Abandoning employee’s grievance possibly arbitrary; suit against union revived
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Monday, August 22, 2016

Abandoning employee’s grievance possibly arbitrary; suit against union revived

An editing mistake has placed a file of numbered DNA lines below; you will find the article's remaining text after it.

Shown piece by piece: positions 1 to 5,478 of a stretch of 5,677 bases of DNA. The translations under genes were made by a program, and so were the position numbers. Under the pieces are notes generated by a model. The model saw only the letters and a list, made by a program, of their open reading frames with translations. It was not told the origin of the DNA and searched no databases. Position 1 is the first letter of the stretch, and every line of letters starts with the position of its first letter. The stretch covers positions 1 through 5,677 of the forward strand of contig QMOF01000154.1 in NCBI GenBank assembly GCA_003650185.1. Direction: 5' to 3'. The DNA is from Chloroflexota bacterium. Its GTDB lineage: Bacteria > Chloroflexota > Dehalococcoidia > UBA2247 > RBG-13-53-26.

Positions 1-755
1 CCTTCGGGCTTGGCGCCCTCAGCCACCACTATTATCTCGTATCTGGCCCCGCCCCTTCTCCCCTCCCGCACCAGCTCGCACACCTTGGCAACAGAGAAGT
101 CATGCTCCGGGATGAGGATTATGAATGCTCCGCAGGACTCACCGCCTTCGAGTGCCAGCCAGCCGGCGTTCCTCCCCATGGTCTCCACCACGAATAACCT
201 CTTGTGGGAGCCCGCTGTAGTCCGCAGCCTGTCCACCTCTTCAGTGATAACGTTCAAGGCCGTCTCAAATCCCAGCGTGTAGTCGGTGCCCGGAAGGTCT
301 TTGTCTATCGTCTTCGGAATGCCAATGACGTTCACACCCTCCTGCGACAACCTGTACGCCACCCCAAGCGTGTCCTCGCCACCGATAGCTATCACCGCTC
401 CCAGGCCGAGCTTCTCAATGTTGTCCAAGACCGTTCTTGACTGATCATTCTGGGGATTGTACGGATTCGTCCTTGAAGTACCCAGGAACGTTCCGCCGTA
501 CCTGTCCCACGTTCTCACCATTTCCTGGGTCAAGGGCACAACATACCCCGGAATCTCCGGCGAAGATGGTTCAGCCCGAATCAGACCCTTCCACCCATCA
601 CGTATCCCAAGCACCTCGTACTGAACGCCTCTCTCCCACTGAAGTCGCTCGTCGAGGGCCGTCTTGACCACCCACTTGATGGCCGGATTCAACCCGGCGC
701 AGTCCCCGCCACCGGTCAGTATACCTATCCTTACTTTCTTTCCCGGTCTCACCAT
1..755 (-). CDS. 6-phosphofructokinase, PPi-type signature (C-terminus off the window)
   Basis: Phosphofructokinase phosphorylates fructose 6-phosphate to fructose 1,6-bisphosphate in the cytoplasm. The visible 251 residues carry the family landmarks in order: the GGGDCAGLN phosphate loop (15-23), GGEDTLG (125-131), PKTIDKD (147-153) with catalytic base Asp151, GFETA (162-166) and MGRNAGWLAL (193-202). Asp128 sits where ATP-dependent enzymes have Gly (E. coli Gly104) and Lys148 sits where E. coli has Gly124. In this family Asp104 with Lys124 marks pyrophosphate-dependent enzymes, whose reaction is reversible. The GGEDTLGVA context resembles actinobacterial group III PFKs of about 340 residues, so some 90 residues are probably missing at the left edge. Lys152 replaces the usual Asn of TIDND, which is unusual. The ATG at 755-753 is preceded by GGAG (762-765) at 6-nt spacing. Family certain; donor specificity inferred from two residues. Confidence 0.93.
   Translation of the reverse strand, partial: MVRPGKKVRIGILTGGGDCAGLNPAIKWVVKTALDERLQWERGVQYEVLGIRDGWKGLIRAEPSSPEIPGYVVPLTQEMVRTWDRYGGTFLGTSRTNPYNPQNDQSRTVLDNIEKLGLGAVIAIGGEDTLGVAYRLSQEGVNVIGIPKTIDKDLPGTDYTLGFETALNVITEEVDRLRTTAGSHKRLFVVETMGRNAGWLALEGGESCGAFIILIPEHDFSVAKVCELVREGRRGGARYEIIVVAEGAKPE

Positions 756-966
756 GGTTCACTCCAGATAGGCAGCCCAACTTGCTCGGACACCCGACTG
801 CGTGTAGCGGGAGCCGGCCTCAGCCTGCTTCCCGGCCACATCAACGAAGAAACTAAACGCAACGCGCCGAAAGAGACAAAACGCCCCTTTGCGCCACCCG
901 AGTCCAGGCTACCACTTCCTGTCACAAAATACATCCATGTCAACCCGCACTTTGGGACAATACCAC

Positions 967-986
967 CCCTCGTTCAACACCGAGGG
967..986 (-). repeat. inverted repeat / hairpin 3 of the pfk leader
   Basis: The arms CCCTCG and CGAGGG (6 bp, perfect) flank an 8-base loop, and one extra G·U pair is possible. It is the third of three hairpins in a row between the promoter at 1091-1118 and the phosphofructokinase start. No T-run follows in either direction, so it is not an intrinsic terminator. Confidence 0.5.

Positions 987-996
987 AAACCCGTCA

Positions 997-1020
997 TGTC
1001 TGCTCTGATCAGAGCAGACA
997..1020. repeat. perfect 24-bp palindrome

By Ronald Miller, J.D. A reasonable juror could determine that a union’s actions in abandoning a member’s grievance because she admitted taking a bag of birdseed without paying for it were arbitrary and outside the "wide range of reasonableness" afforded unions in the grievance process, the Seventh Circuit concluded. Accordingly, the appeals court reversed  summary judgment in favor of the union and an employer on her claims against them for breach of the duty of fair representation and breach of a collective bargaining agreement, respectively (Rupcich v. United Food and Commercial Workers International Union, Local 881, August 17, 2016, Kanne, M.). "Misappropriation." The plaintiff, a grocery store employee, was fired from her job of 25 years after she wheeled a 25 pound bag of birdseed in a grocery cart past the last cash register without paying for it. She claimed that the incident occurred because she was in a rush to get home to tend to her sick grandson following the end of her shift. From the employer’s point of view, her intent was irrelevant because it claimed to define "misappropriation" and theft to be strict liability violations that did not require a showing of intent. While there was no evidence that the definition was communicated to the employee, there was evidence that it was communicated to her union. The union decided not to dispute her termination in arbitration or even process it through the grievance procedure. The employee filed this complaint alleging that the union breached its duty of fair representation (DFR) and that the employer breached the relevant collective bargaining agreement. The parties cross-moved for summary judgment. The district court granted the union’s and employer’s motions for summary judgment on the breach of DFR claim and breach of contract claim, respectively. On appeal, the employee argued that the district court erred in granting summary judgment in the union’s favor on the DFR claim because it acted arbitrarily in failing to follow the CBA’s grievance procedure and in declining to pursue her grievance to arbitration. Second, she asserted that the district court erred in granting summary judgment to the employer and declining to grant her summary judgment on the breach-of-contract claim in light of the undisputed evidence that she accidentally kept the birdseed in her cart when she left her shift to tend to a family emergency. Duty of fair representation. To prevail against either the employer or the union, the employee was required to not only show that her discharge was contrary to the contract but also to demonstrate a breach of duty by the union. Here, the employee argued that the union’s actions in her case were arbitrary and in bad faith, but not discriminatory. The Seventh Circuit analyzed the union’s actions under those two elements, keeping in mind that the employee need only proffer evidence supporting at least one of these elements" to survive summary judgment. Arbitrary. The Supreme Court has held that a "union’s actions are arbitrary only if, in light of the factual and legal landscape at the time of the union’s actions, the union’s behavior is so far outside a wide range of reasonableness, as to be irrational." The employee had to prove: (1) that her "position is [not just] as plausible as the union’s, but to show that the union’s position could eventually be deemed not even colorable," and (2) that she "was actually harmed by the union’s actions," that is, she had to demonstrate "the outcome … would probably have been different but for the union’s activities." As an initial matter, the appeals court rejected the union’s contention that the "broad authority" granted to unions in the handling of grievance matters is absolute. Rather, the court pointed out that even "a wide range of reasonableness" has bounds, and in this case, a reasonable juror could find the union exceeded them in two ways. There was sufficient evidence for a reasonable juror to find that the union: (1) ignored the plain language of the CBA’s grievance policy and the employee’s contractual rights in processing her grievance, and (2) handled a "substantively similar grievance differently from" the employee’s. Moreover, the employee offered enough evidence for a reasonable juror to conclude that she may have kept her job had the union processed her grievance in accordance with the procedure and pursued her claim in arbitration. Side agreement. Under the CBA, the employee was entitled to a Step 1 conference. She did not receive one. The union argued that it did not need to do so because of a "long-standing practice of bypassing Step 1 in cases of termination." While the union was correct in asserting that unions are afforded considerable discretion in handling grievance matters, that discretion did not empower it to ignore the plain text of the CBA where doing so alters an employee’s fundamental rights. Had the union wanted to change its grievance procedure to reflect its "long-standing agreement" with the employer, it could have amended the CBA. There was no evidence produced of such a written agreement. Rather, looking to the Second Circuit’s ruling in Lewis v. Tuscan Dairy Farms, Inc., the Seventh Circuit concluded that this side arrangement, which purported to remove contractual avenues of review for grievances at the union’s whim, was the type of side arrangement that "contradicts fundamental terms of a ratified collective bargaining contract." Thus, a jury could reasonably conclude that using such a side arrangement when processing the employee’s grievance was "so far outside a wide range of reasonableness, as to be irrational." The employee also argued that the union acted arbitrarily toward her in declining to pursue her grievance to arbitration when it had taken a substantively similar grievance to arbitration. The appeals court agreed that a reasonable juror could conclude that this behavior was arbitrary. Treating similar situations differently without adequate explanation is the very embodiment of arbitrary conduct. Here, the employee presented evidence that a coworker was terminated in May 2008 for violating the same misappropriation policy, but the union took her grievance to arbitration. Causation. Finally, turning to causation, the appeals court ruled that a reasonable juror could find on the record that had the union followed its CBA-mandated grievance procedure and proceeded to arbitration, the employee would have probably prevailed in getting her job back. The court observed that it could easily dispense with the proposition that the employee was terminated pursuant to a reasonable rule related to store operations. It pointed out that there was more than enough evidence for a jury to conclude that the employer’s misappropriation policy was anything but reasonable. An employee could violate the policy without intending to take a product without paying for it. However, the policy itself did not provide the employee with notice of this non-intent-based definition of misappropriation. Moreover, the employer had another undisclosed definition of what it deemed to be "theft," which also did not include intent. Thus, the record demonstrated that a reasonable juror could find that the union breached its duty of fair representation to the employee by acting arbitrarily.